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Russia urges Georgia to ink non-violence agreement
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Russia insists that Georgia assume a legal obligation on the non-use of force with respect to its breakaway regions of South Ossetia and Abkhazia, a Foreign Ministry spokesman said on Thursday.

"We insist that Georgia take on the legal obligation on the non- use of force. The obligation should be unconditional, not in relation to Russia, but in relation to the neighboring republics of South Ossetia and Abkhazia," Andrei Nesterenko told a briefing.

Georgia should sign an agreement which provides clear guarantees for the security of the people of South Ossetia and Abkhazia so as to avoid a repeat of last summer's tragedy, he said.

The spokesman also pledged Russia's continued economic support for the two republics.

He said Russian troops stationed in the region are ensuring the republics' security and creating the necessary conditions for their development.

Deputy Foreign Minister Grigory Karasin said Wednesday that Russia plans to increase the number of troops it has deployed in Abkhazia and South Ossetia from around 1,800 to 3,000 by the end of the year.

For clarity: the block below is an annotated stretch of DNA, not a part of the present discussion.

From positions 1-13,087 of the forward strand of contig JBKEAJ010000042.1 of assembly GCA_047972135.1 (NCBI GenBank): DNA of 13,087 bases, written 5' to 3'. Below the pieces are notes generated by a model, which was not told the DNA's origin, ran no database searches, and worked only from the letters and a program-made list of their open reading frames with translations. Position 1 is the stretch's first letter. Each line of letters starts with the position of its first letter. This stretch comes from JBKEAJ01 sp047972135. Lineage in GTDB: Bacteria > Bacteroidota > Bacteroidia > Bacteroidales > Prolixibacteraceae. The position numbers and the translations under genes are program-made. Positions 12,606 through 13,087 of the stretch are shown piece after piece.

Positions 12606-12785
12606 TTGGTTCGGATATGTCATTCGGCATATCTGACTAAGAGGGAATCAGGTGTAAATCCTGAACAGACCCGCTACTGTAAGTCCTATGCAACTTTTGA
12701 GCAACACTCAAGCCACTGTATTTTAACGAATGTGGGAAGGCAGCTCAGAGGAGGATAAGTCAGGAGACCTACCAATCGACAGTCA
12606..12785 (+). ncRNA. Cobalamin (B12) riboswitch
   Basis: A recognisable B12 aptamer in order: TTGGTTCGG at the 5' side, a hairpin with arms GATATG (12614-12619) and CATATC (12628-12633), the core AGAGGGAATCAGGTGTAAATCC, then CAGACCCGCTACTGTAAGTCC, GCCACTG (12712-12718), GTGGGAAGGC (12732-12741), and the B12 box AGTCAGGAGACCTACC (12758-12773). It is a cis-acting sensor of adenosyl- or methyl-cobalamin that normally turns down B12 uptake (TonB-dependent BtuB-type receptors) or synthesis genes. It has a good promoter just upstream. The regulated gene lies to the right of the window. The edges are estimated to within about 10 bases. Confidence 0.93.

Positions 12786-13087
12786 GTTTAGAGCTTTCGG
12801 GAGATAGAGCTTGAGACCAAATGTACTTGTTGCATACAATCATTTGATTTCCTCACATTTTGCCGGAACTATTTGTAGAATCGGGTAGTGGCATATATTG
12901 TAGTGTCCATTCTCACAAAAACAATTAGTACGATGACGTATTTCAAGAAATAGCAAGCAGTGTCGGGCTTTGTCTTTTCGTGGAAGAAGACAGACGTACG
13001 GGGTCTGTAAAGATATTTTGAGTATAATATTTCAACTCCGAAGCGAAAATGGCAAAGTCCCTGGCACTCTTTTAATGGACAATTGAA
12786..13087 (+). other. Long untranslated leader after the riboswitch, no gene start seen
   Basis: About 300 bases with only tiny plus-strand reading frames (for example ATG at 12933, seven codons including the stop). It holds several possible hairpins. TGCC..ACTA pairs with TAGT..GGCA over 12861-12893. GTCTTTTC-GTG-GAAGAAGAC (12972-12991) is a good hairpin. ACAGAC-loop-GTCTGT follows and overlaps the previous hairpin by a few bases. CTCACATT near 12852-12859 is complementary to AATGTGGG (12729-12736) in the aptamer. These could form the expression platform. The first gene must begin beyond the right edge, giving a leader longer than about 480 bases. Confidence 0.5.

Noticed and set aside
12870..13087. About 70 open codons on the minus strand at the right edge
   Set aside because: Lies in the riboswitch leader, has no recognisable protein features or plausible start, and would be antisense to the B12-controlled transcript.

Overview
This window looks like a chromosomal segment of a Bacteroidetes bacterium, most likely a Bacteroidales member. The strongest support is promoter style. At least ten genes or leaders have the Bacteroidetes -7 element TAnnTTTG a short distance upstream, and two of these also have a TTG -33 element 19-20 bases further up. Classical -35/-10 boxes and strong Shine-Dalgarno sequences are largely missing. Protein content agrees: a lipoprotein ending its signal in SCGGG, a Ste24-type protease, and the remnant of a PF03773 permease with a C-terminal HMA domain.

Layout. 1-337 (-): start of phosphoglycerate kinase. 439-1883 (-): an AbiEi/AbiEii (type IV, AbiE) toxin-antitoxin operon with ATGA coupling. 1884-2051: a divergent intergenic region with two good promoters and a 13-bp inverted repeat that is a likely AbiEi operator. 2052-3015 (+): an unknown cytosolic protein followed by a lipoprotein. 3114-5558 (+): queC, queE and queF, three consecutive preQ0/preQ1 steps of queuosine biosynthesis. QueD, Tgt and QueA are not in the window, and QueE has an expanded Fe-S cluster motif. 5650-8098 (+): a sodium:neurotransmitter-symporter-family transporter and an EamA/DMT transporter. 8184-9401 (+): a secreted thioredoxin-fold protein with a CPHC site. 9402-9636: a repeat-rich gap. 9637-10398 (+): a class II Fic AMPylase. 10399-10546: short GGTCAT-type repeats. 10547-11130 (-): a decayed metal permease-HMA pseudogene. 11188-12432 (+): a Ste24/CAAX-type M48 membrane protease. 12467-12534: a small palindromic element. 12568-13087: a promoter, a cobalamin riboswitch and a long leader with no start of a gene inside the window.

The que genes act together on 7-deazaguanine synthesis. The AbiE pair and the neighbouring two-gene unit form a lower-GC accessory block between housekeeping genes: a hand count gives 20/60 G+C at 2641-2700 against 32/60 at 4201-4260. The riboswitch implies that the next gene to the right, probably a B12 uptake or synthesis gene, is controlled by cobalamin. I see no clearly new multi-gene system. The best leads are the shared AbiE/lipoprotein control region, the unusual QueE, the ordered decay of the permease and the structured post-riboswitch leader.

Tensions in the border area between Georgia and South Ossetia were heightened before the first anniversary of Georgia's brief war with Russia in August last year. Georgia and South Ossetia have been accusing each other of shooting at the other side. But no one was hurt in the shootings.

The Russian Defense Ministry on Saturday warned of using military force to defend South Ossetia "in case of further provocations threatening the republic's population and the Russian military contingent stationed in South Ossetia."

South Ossetia and Abkhazia broke away from Tbilisi's rule during a war in the 1990s that followed the collapse of the Soviet Union.

Russia and Georgia fought a five-day war last summer, when Georgia attacked South Ossetia to retake the renegade region that borders Russia. In response, Moscow sent in troops to drive Georgian forces out of the region.

Russia recognized South Ossetia and Abkhazia as independent states two weeks after the conflict ended.

(Xinhua News Agency August 7, 2009)

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